Driving through the Tigers de-facto capital, it is obvious the city is in decline.

 

The school and various buildings still carry the scars of attacks by the Sri Lankan military.

 

Day and night the thud of shelling can be heard as the Sri Lankan military targets the last LTTE positions, and the economic embargo on fuel and other necessities has seen many prices double in the past year.

 

The closure of the A9 highway last August by the Sri Lankan government cut off most of the north of the country from Kilinochchi, separating families overnight.

 

But the LTTE has absolute power in its bastion, running courts, police stations and their own administration.

 

Leaders are said to eliminate opposition swiftly, making it hard to gauge the civilian population's real opinion of the movement.

 

Voluntarily or coerced, many Tamil families in the north and east will give up one of their children to join what the LTTE calls "the struggle".

 

However, it is allegations of child recruitment and their suicide bombing tactics that has put the LTTE on the list of terrorist organisation in 33 countries, including in the EU, US, Britain, Canada and Australia.

 

But the LTTE's elusive leader, Velupillai Prabhakaran, still appears to command total support from his female commanders, including the head of the LTTE's female political wing S Thamilini, who says the international community has got it wrong.

 

"We are fighting against state terrorism - the Sri Lankan army.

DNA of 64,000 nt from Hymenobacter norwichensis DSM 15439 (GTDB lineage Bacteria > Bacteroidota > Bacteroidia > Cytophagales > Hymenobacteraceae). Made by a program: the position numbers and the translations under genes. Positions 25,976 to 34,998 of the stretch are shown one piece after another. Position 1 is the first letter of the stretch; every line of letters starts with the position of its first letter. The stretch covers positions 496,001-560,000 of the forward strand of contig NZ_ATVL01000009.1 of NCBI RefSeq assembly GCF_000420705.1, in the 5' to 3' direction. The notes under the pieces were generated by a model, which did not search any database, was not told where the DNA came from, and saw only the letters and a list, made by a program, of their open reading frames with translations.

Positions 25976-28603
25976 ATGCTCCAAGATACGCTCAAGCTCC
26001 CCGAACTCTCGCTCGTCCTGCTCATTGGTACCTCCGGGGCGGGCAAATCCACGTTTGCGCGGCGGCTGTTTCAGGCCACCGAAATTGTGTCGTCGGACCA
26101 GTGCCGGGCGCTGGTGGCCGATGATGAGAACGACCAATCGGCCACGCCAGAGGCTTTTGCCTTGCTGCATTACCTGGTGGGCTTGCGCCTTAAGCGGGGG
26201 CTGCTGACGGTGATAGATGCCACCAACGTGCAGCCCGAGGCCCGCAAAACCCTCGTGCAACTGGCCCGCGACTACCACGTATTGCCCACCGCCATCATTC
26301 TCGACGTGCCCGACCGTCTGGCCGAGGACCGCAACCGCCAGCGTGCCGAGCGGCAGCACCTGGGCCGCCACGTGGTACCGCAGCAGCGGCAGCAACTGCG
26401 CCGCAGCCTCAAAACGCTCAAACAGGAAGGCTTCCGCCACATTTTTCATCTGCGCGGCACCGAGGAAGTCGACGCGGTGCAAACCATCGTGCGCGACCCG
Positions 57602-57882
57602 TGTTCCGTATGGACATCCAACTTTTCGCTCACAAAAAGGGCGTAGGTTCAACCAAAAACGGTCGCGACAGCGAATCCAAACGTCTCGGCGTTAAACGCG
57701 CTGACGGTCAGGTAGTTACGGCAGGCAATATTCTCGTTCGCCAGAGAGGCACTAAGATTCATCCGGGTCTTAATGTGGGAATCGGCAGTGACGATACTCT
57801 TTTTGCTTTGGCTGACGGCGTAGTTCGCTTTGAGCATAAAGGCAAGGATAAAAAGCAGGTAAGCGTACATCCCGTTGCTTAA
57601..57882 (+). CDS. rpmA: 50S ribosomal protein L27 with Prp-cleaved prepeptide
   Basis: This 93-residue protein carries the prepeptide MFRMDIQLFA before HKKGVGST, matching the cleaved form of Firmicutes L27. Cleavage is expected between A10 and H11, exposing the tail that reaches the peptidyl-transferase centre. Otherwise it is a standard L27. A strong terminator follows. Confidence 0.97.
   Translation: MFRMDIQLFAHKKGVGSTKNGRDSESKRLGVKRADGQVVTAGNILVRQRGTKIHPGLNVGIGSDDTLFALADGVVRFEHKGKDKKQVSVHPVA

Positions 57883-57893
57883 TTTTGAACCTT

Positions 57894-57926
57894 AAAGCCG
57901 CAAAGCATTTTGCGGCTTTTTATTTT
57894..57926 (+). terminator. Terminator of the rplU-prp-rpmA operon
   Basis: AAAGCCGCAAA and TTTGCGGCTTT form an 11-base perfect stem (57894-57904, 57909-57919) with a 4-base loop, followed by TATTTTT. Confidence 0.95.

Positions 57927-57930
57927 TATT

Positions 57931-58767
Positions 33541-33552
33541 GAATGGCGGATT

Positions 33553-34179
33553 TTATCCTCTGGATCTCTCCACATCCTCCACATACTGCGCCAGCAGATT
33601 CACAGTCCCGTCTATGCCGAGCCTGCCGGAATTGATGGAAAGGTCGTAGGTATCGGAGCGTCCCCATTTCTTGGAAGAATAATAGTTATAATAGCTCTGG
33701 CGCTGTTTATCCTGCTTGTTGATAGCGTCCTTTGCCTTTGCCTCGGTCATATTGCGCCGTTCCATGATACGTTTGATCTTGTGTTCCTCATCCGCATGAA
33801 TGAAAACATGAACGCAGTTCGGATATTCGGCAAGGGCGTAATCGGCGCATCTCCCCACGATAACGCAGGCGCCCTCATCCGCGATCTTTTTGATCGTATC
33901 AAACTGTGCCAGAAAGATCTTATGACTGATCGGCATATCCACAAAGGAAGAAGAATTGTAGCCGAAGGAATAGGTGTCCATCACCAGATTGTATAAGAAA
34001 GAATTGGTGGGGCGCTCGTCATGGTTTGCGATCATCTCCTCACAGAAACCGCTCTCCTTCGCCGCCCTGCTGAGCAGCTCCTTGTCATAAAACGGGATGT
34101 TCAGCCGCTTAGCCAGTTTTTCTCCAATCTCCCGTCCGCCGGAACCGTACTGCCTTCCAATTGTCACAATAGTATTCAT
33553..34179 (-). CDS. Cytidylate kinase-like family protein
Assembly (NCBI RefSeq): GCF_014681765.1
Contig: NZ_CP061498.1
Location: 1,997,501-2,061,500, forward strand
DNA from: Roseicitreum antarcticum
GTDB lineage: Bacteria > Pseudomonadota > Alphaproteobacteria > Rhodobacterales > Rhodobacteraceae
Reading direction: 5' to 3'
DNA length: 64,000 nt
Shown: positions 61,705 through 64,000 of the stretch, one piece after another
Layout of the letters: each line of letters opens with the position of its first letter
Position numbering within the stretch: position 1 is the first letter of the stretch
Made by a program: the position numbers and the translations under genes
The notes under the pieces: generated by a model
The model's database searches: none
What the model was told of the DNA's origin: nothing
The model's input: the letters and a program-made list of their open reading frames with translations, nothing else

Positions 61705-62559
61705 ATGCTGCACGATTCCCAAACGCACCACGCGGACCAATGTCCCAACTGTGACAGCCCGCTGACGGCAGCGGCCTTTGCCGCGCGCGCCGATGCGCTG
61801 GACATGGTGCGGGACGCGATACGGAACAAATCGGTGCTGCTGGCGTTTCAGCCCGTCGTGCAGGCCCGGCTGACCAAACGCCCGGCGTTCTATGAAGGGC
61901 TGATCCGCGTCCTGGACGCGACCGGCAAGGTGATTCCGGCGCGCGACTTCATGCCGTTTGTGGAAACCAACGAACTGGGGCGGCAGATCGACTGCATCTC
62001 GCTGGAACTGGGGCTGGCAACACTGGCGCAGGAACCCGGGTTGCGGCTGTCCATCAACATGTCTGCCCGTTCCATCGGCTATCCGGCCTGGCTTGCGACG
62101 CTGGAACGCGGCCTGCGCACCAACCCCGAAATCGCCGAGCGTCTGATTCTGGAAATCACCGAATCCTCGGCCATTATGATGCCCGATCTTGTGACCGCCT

The Tamil Tigers say they are
fighting "state terrorism"
"The international community should understand the difference between the freedom struggle and terrorism.

 

"We are not terrorists we are freedom fighters. Our targets are not civilians," she says.

 

Thamilini would not reveal how many female soldiers the LTTE had but said they had no problem recruiting girls or getting funding.

 

"We are spread all over the world. The Tamil people have a lot of brain power.

 

"The Tamil diaspora continues to give their support. Not just money - moral support."

 

But Tamil civilians are the real casualties of the 24-year-old civil war.

 

At Kilinochchi's Victory House, a refuge for women mentally affected by the conflict, there were more than 100 women.

 

The refuge is clean but spartan and the women are heavily sedated.

 

Victory House is a refuge to at least 100 
women mentally affected by the conflict
Some of them say they have been separated from family members, or no longer have a home to go to.

 

Others claim to have been raped by the Sri Lankan army or have fled the shelling.

 

In the past year, the number of patients has increased dramatically.

 

Jekatha, a bright 21-year old, said she was separated from her family when the Sri Lankan military took control of Jaffna in the north.

 

"When can you give us peace?" she asks.

 

But with no shortage of female Tigers prepared to die for their struggle and the Sri Lankan military preparing a full scale campaign in the north, peace seems further away than ever.

Source: Al Jazeera